The Spectacle Blog

RE: Agassi

By on 9.1.06 | 1:00PM

Quin: last night's U.S. Open match-up was unbelievable. To go back and forth in the fifth set between deuce almost every game (I counted close to 15 in one game) was true agony, especially knowing that Agassi could have easily destroyed and ended the match when Baghdatis' leg cramps set in. Agassi demonstrated (along with questioning the ref on a call) that he has become a true gentleman in his older age (remember the good ol' days of yelping and bandanas). Perhaps it is the love of a good woman (isn't that always the way really) that is the cause. Thanks Steffi.

But my favorite part of the match was the interview afterward between Agassi and John McEnroe. Mr. Obvious noted that in order for Agassi (age 36) to win the big enchilada he has to win five more matches, or in other words, conquer five more youngsters. Whatta doll.

Agassi Agonistes

By on 9.1.06 | 12:03PM

I never thought I would see, again in my entire life, a tennis match as gripping as the one Jimmy Connors played in beating Aaron Krickstein on Labor Day of 1991, Connors' 39th birthday. But the incomparable Andre Agassi and the highly entertaining, heart-filled, and ultimately incredibly classy Marcos Baghdatis at least equalled that Connors event in their U.S. Oepn match last night. It was so nerve-wracking just watching that I felt my chest tightening and my temperature rising. Both players overcame pain and myriad challenges, both played unbelievably high-level tennis throughout, and both deserved the support of the crowd. In the end, with Agassi having barely hung on while Baghdatis suffered horrible cramps in both thighs, Baghdatis' comments in defeat were a heartfelt paean to Agassi's place in the history of the game. Bravo! And may Agassi continue his improbable match through this, his last tournament.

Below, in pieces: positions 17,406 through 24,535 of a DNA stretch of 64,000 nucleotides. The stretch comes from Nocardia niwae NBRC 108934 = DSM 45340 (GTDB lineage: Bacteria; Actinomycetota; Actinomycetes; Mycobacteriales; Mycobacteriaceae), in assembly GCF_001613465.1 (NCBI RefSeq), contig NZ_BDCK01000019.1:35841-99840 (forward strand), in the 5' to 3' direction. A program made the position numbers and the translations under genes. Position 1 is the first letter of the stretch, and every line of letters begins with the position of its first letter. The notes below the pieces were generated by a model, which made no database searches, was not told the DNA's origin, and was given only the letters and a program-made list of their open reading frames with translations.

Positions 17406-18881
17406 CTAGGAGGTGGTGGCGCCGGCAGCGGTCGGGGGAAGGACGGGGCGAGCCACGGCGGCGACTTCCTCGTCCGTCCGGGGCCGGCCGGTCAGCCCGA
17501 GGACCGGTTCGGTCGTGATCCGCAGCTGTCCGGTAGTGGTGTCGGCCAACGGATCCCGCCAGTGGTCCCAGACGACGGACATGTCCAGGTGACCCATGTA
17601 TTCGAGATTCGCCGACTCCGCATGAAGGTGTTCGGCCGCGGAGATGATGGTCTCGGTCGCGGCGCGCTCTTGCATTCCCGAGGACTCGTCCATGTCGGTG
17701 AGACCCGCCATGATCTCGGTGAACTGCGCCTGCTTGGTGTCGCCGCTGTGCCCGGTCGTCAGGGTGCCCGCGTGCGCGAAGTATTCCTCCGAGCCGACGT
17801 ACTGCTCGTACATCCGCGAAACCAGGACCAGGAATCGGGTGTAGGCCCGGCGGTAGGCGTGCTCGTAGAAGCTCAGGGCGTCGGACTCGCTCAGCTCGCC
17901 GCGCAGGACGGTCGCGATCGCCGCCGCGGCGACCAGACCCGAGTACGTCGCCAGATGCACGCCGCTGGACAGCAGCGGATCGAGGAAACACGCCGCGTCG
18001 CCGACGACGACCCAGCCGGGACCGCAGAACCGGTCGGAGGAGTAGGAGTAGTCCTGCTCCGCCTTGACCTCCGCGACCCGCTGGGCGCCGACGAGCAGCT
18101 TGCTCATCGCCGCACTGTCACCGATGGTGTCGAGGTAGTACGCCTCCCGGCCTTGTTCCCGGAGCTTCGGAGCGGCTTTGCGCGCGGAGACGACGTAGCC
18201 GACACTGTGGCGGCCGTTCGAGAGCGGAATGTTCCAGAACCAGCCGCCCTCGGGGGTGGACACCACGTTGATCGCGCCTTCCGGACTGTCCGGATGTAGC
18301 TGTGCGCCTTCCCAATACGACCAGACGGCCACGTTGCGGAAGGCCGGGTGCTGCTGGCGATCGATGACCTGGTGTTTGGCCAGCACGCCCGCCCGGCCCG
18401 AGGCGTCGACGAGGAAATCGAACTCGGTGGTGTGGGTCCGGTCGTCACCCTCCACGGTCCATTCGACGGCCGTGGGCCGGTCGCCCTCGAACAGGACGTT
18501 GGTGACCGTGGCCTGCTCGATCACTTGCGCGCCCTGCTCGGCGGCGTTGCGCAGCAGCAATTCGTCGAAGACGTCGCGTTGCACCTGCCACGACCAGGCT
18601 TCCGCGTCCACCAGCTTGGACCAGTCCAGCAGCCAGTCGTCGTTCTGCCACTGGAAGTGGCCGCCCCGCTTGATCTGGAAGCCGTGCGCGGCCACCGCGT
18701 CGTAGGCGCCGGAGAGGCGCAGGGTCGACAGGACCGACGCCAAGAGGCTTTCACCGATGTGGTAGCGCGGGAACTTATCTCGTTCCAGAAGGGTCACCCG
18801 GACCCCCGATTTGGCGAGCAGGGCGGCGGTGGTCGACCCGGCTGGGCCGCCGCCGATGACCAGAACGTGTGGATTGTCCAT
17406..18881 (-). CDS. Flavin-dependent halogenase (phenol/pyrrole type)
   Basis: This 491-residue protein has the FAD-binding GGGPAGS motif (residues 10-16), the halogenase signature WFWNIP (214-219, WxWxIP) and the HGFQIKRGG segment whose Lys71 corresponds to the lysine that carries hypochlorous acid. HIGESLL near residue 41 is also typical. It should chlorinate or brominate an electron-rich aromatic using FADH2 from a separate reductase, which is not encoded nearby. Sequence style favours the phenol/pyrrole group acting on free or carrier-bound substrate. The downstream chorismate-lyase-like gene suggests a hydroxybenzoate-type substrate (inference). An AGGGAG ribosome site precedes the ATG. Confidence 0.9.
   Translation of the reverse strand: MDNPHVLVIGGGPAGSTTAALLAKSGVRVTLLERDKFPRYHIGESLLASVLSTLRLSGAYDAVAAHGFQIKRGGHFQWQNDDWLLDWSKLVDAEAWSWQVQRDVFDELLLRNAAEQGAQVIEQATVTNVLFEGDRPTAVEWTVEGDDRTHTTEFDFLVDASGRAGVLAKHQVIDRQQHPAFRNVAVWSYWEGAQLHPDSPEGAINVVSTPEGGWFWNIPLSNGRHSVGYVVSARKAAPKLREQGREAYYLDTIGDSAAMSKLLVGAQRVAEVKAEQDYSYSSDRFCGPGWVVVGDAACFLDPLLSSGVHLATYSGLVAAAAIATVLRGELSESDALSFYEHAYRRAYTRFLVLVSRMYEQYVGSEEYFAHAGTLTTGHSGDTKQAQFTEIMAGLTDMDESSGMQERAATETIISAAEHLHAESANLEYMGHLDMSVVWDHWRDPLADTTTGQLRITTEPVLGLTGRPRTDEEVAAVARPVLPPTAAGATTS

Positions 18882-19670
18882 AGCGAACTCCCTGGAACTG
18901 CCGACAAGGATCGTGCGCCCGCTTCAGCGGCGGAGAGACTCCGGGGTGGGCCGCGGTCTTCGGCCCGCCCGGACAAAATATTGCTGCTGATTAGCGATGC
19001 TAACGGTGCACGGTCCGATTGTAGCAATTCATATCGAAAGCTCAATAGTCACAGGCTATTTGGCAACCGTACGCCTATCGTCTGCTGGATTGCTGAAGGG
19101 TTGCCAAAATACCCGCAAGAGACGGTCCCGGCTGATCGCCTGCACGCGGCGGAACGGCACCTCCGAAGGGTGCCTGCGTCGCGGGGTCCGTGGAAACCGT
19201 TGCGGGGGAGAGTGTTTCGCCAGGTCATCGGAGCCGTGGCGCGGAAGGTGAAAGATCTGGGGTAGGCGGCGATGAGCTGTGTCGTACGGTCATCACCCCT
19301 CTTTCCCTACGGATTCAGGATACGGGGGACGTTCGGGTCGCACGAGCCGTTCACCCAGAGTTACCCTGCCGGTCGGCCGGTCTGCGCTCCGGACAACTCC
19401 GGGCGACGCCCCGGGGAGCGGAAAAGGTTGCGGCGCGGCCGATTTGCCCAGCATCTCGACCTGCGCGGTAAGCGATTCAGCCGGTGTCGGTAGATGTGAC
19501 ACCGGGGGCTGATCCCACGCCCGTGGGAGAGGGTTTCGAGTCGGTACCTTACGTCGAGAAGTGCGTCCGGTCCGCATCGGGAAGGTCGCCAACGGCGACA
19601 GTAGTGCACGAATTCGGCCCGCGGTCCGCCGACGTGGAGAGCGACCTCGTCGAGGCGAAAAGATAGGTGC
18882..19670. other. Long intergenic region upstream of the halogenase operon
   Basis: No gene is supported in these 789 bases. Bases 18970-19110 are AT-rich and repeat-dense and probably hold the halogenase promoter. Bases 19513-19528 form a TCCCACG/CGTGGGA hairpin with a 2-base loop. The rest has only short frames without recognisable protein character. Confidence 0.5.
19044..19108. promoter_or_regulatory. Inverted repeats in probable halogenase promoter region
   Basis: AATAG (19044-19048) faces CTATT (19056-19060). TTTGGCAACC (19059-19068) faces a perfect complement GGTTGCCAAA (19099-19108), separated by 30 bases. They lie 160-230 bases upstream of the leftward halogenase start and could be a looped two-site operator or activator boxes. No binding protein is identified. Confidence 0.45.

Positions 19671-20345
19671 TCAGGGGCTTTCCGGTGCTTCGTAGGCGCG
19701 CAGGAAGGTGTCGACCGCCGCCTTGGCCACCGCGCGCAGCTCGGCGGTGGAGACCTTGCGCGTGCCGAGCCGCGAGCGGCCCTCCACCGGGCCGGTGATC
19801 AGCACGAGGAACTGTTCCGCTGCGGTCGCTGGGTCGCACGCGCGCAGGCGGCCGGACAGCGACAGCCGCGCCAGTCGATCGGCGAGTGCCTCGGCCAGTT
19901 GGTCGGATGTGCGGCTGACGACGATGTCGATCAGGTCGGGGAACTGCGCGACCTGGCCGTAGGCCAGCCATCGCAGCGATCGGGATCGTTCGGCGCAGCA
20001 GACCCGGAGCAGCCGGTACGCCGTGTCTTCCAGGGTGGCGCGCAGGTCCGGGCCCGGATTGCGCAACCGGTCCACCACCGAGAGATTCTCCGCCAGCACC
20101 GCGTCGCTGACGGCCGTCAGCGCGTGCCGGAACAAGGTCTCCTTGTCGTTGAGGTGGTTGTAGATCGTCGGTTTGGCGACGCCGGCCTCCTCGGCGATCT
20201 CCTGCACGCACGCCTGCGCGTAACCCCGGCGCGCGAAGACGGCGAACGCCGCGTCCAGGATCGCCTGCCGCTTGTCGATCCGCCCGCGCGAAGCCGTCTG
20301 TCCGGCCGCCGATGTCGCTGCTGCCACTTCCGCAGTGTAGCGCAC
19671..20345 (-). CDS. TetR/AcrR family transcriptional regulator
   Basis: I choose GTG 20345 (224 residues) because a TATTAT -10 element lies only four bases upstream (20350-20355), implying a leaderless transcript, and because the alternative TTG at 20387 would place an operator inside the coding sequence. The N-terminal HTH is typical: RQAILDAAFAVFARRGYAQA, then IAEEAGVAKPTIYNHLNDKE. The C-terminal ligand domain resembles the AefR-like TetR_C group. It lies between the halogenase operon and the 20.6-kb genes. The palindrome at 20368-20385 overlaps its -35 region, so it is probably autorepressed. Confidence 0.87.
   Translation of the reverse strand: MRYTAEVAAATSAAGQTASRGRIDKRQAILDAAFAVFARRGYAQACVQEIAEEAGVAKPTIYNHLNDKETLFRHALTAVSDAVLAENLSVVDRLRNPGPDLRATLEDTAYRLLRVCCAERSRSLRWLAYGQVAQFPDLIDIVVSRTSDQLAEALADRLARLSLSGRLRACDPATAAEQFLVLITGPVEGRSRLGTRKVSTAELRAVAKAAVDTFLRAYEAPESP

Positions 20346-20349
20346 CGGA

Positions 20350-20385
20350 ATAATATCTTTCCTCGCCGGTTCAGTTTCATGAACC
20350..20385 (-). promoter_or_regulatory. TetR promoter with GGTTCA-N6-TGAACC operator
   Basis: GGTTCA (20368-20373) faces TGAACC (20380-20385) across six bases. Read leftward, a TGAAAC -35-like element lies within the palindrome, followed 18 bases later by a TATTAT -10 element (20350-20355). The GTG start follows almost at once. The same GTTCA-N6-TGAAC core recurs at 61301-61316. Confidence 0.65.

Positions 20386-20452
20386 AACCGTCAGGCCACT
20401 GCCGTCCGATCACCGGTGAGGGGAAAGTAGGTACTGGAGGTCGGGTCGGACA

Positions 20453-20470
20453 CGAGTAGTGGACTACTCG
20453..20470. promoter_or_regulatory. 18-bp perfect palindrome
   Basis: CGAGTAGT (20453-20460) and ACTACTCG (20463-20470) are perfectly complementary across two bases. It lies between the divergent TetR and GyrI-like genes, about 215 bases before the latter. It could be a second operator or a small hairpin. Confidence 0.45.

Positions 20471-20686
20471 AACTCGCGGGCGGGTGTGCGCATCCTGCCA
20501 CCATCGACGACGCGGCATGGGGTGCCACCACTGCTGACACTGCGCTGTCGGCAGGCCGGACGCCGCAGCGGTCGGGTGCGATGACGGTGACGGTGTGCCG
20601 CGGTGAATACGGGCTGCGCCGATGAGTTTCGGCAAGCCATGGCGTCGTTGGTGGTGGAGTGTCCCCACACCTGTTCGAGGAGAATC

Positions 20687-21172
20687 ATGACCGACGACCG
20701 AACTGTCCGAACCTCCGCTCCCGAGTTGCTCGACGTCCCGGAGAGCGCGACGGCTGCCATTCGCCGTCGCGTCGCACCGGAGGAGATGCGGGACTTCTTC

Not Doyle

By on 9.1.06 | 11:57AM

Lawrence Henry makes an interesting suggestion in saying that Allen Doyle should have been named to the Ryder Cup team, but it's just not practical. He may be a gritty competitor, but really, there's just no way that he's even among the best 150 golfers on the planet. Beating the geezers and hanging around the cut line at the US Open just doesn't equate to competing with the top players in the world. But Larry's column was a fun read, anyway!

Did Hezbollah really lose?

By on 9.1.06 | 10:29AM

In his Washington Post column today, Charles Krauthammer counters the conventional wisdom that Hezbollah won, joining Amir Taheri, who made similar points last week. The gist is, Hezbollah's military suffered heavy causualties, and it lost politically because the Lebanese people blame the terrorist group for bringing so much devastation to the country. This view was bolstered by the following statement by Hezbollah's leader, Hassan Nasrallah, which Krauthammer cites in his article:

"We did not think, even 1 percent, that the capture would lead to a war at this time and of this magnitude. You ask me, if I had known on July 11 . . . that the operation would lead to such a war, would I do it? I say no, absolutely not."

Islamic Nationalism

By on 8.31.06 | 4:07PM

Over at Andrew Sullivan's blog, David Weigel pokes fun at Kathryn Jean Lopez for poking fun at Jack Reed. Reed, in a conference call with Chuck Schumer, had this to say about the term "Islamofascism":

This is not a nationalistic organization that is trying to seize control of a particular government. It is a religious movement. It is motivated by apocalyptic visions. It is something that is distributed. Most of these terrorist cells seem to be evolving through imitation, rather than being organized. And again, I think it goes to the point of that their first response is, you know, come up with a catchy slogan, and then they forget to do the hard work of digging into the facts and coming up with a strategy and resources that will counter the actual threats we face.